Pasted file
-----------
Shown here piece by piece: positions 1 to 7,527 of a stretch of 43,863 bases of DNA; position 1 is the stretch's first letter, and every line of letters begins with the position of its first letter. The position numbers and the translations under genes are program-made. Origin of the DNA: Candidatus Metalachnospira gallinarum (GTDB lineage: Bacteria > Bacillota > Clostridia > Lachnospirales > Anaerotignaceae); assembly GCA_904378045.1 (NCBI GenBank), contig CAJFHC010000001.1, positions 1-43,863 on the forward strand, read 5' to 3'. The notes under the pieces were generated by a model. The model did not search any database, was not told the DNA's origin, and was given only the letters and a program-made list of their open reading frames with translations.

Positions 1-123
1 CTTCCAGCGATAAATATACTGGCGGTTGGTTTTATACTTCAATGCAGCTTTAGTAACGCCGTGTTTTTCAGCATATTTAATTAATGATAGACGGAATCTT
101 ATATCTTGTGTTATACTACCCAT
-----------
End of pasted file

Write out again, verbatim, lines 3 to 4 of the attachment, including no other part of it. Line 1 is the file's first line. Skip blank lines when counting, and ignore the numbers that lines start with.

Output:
1 CTTCCAGCGATAAATATACTGGCGGTTGGTTTTATACTTCAATGCAGCTTTAGTAACGCCGTGTTTTTCAGCATATTTAATTAATGATAGACGGAATCTT
101 ATATCTTGTGTTATACTACCCAT